Now Churchland or some other materialist might think there is a way to carve up the conceptual territory that doesn’t have such an implication. Fine and dandy, let’s hear it and evaluate it. But he oughtn’t to pretend that the “reductions” in question clearly favor materialism when in fact, historically, they were taken to favor the opposite view! And, especially, he oughtn’t to convey this false impression when purporting to offer an evenhanded presentation of the case for dualism.

Churchland’s treatment of the argument from irreducibility is equally bad. As evidence that our powers of reasoning can in fact be accounted for in materialistic terms, he appeals to the existence of electronic calculators. As evidence that language can be similarly accounted for, he appeals to the existence of “computer languages.” He fails even to mention the most glaringly obvious reply to such “explanations” – that they involve nothing more than a couple of bad puns, since so-called calculators don’t literally “calculate” and computers don’t literally possess “language.” Rather, both electronic calculators and computers generally are inherently devoid of any intentionality or powers of reasoning whatsoever, and have simply been designed by human beings – who do have genuine powers of reasoning and language – to carry out certain operations that aid us in our exercises in calculation and the like by simulating certain mental processes. To “explain” mental phenomena in terms of what computers do is thus precisely to get things back-asswards, since what computers do cannot be accounted for apart from the human minds which assign to their states and operations whatever meanings they have.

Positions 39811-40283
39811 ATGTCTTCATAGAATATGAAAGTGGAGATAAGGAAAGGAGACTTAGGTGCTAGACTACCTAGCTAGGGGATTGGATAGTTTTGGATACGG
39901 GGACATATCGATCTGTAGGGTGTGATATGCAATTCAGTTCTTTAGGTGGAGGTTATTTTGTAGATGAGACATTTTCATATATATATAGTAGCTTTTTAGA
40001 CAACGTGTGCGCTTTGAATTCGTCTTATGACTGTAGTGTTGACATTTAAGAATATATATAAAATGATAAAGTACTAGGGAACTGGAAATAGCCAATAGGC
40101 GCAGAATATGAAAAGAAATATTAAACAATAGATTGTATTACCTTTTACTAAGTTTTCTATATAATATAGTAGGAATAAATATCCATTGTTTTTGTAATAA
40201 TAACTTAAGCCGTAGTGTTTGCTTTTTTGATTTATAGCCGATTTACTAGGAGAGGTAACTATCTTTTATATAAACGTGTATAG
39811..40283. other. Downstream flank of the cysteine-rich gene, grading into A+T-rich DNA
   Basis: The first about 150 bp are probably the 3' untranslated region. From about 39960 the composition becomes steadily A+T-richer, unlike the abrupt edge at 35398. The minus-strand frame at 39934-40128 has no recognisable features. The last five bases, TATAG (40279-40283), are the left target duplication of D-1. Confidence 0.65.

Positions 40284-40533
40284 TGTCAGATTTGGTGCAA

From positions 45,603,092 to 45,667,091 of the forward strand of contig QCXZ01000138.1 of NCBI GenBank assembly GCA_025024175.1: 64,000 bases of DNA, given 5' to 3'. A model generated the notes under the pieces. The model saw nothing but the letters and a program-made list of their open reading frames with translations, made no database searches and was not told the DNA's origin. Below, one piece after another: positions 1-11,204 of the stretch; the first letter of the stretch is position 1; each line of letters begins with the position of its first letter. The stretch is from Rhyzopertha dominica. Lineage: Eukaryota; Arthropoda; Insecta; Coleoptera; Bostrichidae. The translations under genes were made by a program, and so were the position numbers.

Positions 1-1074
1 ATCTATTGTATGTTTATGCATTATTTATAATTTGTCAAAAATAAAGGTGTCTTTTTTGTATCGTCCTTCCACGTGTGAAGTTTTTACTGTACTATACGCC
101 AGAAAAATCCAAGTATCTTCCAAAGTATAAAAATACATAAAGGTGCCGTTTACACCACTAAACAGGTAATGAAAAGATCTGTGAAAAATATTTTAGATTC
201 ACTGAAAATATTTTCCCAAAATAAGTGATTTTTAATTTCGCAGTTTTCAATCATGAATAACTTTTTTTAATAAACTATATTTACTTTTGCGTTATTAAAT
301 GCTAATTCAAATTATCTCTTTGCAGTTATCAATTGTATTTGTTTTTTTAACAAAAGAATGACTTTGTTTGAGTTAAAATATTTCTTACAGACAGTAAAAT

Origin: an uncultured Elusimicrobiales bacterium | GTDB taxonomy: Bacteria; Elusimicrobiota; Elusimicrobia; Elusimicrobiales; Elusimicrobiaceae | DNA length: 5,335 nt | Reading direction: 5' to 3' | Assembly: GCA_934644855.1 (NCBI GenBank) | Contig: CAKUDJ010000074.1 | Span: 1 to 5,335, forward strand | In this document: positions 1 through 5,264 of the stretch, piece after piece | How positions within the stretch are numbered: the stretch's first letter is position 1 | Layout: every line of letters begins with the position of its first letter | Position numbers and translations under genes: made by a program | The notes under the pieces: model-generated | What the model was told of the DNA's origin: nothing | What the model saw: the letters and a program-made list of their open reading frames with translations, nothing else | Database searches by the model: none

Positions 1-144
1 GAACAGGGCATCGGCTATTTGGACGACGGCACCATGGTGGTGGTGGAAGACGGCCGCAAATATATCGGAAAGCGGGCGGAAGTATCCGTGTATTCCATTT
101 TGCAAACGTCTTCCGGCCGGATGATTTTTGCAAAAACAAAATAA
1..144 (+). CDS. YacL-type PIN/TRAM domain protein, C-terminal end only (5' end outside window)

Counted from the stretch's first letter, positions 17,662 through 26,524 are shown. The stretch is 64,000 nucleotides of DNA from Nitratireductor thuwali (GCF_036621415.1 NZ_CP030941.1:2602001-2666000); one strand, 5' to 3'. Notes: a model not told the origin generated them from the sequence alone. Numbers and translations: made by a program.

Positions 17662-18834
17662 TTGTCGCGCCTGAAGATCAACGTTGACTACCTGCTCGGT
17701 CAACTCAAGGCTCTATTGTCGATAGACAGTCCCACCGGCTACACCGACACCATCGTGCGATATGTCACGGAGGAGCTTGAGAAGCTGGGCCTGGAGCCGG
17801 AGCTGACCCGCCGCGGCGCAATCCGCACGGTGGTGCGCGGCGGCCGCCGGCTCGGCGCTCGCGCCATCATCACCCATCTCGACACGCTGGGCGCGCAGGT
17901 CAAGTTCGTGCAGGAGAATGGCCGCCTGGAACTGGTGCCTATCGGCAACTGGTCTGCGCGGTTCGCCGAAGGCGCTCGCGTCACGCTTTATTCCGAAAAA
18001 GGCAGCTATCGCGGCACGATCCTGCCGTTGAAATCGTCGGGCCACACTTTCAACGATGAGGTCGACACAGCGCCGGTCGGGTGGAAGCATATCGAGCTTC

Again, the point isn’t that Churchland might not have a way to respond to such arguments. The point is that he pretends that the claims he makes easily and uncontroversially rebut the argument from irreducibility when in fact his claims are extremely controversial even among non-dualists. (John Searle and Hubert Dreyfus are only the two most prominent non-dualist philosophers to have criticized the suggestion that mental processes can be explained in terms of “computational” ones.) The hapless beginning student coming away from Churchland’s discussion would have no idea that his “Gee whiz, look what computers can do!” shtick is, by itself anyway, philosophically about as serious as “proving” that time travel is theoretically possible based only on what one saw once in a Star Trek episode.